«There are busses from Amman to Syria nearly every day», we are told as we pass by a bus-station in central Amman, the capital of Jordan.
I had heard about the returns, but I couldn’t stop thinking: “Who would voluntarily want to go back to Syria now?”
In August there were more people returning to Syria from Jordan than going the other way. The World Food Programme (WFP) ran out of funds in August and had to substantially reduce their food assistance in Jordan.
Some refugees did not see any alternative but to return. Many academics, humanitarians and politicians (including Norway’s prime minister, Erna Solberg) have called for the Jordanian government to allow Syrians to work. In an ideal world that is what we would hope for, but we do not know whether or not it will happen.
Talking to Syrian refugees and humanitarian workers in Jordan, I find that the reasons for returning to Syria are quite diverse.
People seem to go back to complete their university education, or to look after or sell properties or other assets. They return to look after older relatives who may have stayed behind. And they return to be able to move on to Europe.
Understanding the return-movement requires more knowledge about the different ways in which Syrian refugees try to make a living and secure a better future for themselves as refugees. At the moment, we do not know enough about their strategies and their constraints.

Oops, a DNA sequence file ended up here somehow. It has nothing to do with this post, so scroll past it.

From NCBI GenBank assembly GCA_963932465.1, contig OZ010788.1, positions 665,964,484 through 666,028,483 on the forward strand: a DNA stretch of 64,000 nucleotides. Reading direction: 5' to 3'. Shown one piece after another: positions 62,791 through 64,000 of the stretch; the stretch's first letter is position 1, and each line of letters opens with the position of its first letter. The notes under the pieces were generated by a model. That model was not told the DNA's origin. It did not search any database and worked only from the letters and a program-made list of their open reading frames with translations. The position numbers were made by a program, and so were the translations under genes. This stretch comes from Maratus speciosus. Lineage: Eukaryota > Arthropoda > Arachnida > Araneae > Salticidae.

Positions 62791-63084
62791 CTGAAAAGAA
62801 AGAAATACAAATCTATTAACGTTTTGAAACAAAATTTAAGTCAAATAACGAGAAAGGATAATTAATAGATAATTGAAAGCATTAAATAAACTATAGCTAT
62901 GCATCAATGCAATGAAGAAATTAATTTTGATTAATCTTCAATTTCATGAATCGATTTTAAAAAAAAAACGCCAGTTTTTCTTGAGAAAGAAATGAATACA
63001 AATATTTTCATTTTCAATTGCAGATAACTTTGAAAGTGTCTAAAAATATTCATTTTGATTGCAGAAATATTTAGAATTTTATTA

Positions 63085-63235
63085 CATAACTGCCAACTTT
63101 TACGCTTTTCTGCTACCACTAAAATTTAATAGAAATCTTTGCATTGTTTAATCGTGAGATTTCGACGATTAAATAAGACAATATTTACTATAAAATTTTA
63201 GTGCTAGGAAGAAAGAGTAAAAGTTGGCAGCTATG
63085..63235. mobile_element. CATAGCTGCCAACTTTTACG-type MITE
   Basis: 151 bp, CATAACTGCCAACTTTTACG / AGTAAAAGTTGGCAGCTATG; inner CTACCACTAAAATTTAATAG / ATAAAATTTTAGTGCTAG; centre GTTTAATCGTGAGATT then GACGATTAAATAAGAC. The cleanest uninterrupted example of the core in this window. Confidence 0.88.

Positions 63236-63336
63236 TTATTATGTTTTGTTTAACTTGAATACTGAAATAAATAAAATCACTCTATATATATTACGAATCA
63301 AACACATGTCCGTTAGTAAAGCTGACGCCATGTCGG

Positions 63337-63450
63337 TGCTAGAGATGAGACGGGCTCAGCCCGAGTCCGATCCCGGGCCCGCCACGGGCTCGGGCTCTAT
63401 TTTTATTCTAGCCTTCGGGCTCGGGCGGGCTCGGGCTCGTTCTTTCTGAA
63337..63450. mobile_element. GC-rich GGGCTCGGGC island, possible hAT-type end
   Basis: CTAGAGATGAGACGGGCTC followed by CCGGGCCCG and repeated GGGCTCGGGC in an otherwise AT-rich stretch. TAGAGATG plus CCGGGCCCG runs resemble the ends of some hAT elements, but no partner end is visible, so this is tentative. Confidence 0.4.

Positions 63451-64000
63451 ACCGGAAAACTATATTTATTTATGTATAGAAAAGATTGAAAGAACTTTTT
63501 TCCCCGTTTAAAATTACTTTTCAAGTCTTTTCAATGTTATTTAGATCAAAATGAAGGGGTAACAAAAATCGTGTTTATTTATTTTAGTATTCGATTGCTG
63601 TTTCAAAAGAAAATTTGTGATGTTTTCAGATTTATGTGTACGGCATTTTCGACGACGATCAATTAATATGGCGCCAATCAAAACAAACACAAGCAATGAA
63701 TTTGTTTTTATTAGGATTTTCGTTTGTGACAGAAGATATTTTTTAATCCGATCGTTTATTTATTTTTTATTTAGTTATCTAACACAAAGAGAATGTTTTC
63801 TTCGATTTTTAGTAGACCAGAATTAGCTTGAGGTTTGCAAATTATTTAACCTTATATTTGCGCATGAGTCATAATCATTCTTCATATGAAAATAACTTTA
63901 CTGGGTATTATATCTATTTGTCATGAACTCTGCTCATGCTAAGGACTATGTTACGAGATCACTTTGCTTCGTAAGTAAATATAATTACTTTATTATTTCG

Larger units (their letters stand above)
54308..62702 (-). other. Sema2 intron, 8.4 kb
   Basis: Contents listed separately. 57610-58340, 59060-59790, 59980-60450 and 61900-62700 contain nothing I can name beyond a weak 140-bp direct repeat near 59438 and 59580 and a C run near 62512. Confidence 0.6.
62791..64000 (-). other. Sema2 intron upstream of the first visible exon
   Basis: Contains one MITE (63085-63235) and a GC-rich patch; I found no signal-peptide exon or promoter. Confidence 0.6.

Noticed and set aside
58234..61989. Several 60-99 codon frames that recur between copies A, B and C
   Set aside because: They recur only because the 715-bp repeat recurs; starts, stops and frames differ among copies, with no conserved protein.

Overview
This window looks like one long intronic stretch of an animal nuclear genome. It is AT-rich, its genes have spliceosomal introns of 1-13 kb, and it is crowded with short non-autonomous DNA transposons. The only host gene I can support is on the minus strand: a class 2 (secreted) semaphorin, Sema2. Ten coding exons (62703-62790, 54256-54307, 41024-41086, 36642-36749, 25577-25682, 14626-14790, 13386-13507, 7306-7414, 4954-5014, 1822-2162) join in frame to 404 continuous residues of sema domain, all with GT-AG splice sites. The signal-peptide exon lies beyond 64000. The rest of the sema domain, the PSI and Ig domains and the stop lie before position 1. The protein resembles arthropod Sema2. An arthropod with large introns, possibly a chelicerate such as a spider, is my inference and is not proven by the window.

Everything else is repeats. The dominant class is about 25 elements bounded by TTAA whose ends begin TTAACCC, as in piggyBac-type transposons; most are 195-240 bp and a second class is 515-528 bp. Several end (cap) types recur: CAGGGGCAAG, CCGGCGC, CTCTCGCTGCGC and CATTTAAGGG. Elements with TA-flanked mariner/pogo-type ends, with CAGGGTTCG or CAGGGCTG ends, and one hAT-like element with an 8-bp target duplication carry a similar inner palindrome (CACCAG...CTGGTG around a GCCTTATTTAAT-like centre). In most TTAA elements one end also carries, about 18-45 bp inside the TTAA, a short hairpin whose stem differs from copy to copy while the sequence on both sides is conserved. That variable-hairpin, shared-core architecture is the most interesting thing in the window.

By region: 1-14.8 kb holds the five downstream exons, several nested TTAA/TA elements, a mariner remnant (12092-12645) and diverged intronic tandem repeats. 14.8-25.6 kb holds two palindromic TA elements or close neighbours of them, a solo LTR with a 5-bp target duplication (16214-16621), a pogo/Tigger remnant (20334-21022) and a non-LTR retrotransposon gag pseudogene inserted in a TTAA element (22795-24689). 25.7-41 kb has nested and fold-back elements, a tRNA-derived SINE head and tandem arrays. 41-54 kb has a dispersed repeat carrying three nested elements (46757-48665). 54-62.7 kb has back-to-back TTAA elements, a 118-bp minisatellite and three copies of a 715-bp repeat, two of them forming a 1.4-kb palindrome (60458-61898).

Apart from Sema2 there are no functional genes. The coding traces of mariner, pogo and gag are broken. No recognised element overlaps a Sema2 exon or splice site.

Jordan’s refugee regime
Being a refugee in Jordan is a complex matter. Jordan has received many different groups of refugees over the years. Since the first major influx of Palestinian refugees into Jordan in 1948, several groups of forced migrants have arrived in the country.
The refugee-population consists of Palestinians (from the West Bank and Gaza), Iraqis and Syrians, but also Sudanese, Somalis and many other nationalities.
Jordan has not signed the 1951 UN Refugee Convention and has its own refugee regime. The country juggles a diverse set of internal and geopolitical interests in their dealings with different groups of refugees.
Only 1% of the Syrian refugees can afford the permit that would allow them to work legally. Most Iraqi, Somalis, Sudanese and, to lesser extent, Gazan refugees face similar restrictions in accessing the formal labour market.
Humanitarian organisations must of course abide by Jordan’s refugee regime when they operate here. Livelihoods projects for Syrian refugees are thus generally not possible and humanitarian organisations cannot employ Syrian refugees.
Jordan is a location of relative stability in the Middle East and has become a humanitarian hub. Current humanitarian practices in Jordan will influence and set precedence for coming crises. Refugees can stay but they cannot integrate – and without employment many refugees employ negative coping strategies.
The crisis has become protracted and there is no solution in sight. How can we help to make a better future possible for refugees in this context?
There are more than 600.000 Syrian refugees in Jordan. Approximately 20% live in camps, but the majority live outside camps and mostly in urban areas. UNHCR reports that 60% of those living outside camps earn some income, mainly in the informal sector.